Drinking more coffee could reduce the risk of developing the most common form of primary liver cancer, according to a study led by the University of Southampton.
Researchers from Southampton and the University of Edinburgh found that the more coffee consumed the greater the protection against hepatocellular cancer (HCC).
Drinking one cup more of caffeinated coffee a day was associated with a 20 per cent reduction in the risk of developing HCC, two cups more with a 35 per cent reduction, and up to five cups with a halving of the risk.
The protection was found to be the same for both existing coffee-drinkers and those who didn't usually drink it, and the more coffee consumed the greater the effect – although there was little data available above five cups a day.
Decaffeinated coffee was also found to have a beneficial, though less marked, effect.
The research, published in the journal BMJ Open, examined the data from 26 observational studies, involving more than 2.25 million participants, to calculate the relative risks of developing HCC for drinking between one and five cups of caffeinated coffee a day.
Lead author Dr Oliver Kennedy, of the University of Southampton, said: "Coffee is widely believed to possess a range of health benefits, and these latest findings suggest it could have a significant effect on liver cancer risk.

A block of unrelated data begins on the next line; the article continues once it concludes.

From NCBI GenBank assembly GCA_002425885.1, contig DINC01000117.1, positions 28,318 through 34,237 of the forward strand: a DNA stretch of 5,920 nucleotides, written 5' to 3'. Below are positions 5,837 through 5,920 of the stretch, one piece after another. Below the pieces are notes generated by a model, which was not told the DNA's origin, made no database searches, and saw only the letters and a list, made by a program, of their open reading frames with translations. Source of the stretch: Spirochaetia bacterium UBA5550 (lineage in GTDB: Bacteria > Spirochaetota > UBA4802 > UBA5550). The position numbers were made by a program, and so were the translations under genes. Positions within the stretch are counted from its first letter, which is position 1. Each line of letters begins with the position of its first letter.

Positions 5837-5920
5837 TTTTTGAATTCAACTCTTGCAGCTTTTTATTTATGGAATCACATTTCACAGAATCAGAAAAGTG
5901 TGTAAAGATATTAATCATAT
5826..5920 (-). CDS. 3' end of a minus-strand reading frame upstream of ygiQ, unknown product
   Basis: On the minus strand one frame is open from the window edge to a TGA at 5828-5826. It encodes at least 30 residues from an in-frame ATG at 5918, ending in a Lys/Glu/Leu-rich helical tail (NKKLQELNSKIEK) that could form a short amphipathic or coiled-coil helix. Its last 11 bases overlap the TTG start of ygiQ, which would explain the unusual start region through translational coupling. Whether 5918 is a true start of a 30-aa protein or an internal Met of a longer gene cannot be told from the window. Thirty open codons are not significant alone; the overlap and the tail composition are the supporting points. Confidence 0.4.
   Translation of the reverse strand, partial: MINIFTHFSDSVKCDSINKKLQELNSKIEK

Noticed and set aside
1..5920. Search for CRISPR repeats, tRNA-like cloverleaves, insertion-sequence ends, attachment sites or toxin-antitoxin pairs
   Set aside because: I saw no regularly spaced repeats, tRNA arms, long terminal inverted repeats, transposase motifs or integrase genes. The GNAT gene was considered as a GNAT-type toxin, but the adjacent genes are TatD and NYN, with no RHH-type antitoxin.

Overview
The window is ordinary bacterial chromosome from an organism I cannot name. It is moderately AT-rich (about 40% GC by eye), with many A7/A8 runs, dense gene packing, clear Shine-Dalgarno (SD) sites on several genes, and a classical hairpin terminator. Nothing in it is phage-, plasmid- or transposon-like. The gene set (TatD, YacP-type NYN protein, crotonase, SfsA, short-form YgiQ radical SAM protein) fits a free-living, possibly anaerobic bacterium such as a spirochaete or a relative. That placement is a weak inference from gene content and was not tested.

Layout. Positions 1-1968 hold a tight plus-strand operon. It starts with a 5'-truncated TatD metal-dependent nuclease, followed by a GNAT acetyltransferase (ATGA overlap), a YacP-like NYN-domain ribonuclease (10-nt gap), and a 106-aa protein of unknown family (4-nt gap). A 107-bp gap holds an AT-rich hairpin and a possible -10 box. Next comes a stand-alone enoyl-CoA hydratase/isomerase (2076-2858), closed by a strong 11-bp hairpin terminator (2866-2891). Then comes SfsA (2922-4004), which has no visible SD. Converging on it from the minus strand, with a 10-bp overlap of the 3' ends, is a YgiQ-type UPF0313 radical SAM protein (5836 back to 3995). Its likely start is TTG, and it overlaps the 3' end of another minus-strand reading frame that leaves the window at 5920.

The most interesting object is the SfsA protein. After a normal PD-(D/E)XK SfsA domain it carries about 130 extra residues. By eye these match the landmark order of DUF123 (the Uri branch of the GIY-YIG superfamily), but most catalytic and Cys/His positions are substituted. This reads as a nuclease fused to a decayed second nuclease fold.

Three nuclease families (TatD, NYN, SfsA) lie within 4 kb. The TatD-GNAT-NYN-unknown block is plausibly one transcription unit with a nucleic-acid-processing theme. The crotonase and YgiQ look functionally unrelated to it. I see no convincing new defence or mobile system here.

"We're not suggesting that everyone should start drinking five cups of coffee a day though. There needs to be more investigation into the potential harms of high coffee-caffeine intake, and there is evidence it should be avoided in certain groups such as pregnant women.
"Nevertheless, our findings are an important development given the increasing evidence of HCC globally and its poor prognosis."
HCC is the second leading cause of cancer death globally because of its poor prognosis and high frequency, especially in China and Southeast Asia. It mostly develops in people who are already suffering from chronic liver disease.
It is estimated that, by 2030, the number of new cases annually will have risen by about 50 per cent to more than 1.2 million.
The compound molecules found in coffee possess antioxidant, anti-inflammatory, anticarcinogenic and other beneficial properties which scientists believe may explain the lower rates of chronic liver disease and liver cancer experienced by coffee-drinkers.
About 2.25 billion cups of coffee are consumed daily worldwide, and increased coffee consumption has already been shown to protect against serious non-cancer chronic liver disease (cirrhosis).
Professor Peter Hayes, of the University of Edinburgh, commented: "We have shown that coffee reduces cirrhosis and also liver cancer in a dose-dependent manner. Coffee has also been reported to reduce the risk of death from many other causes. Our research adds to the evidence that, in moderation, coffee can be a wonderful natural medicine."
Dr Kennedy added: "The next step now is for researchers to investigate the effectiveness, through randomised trials, of increased coffee consumption for those at risk of liver cancer."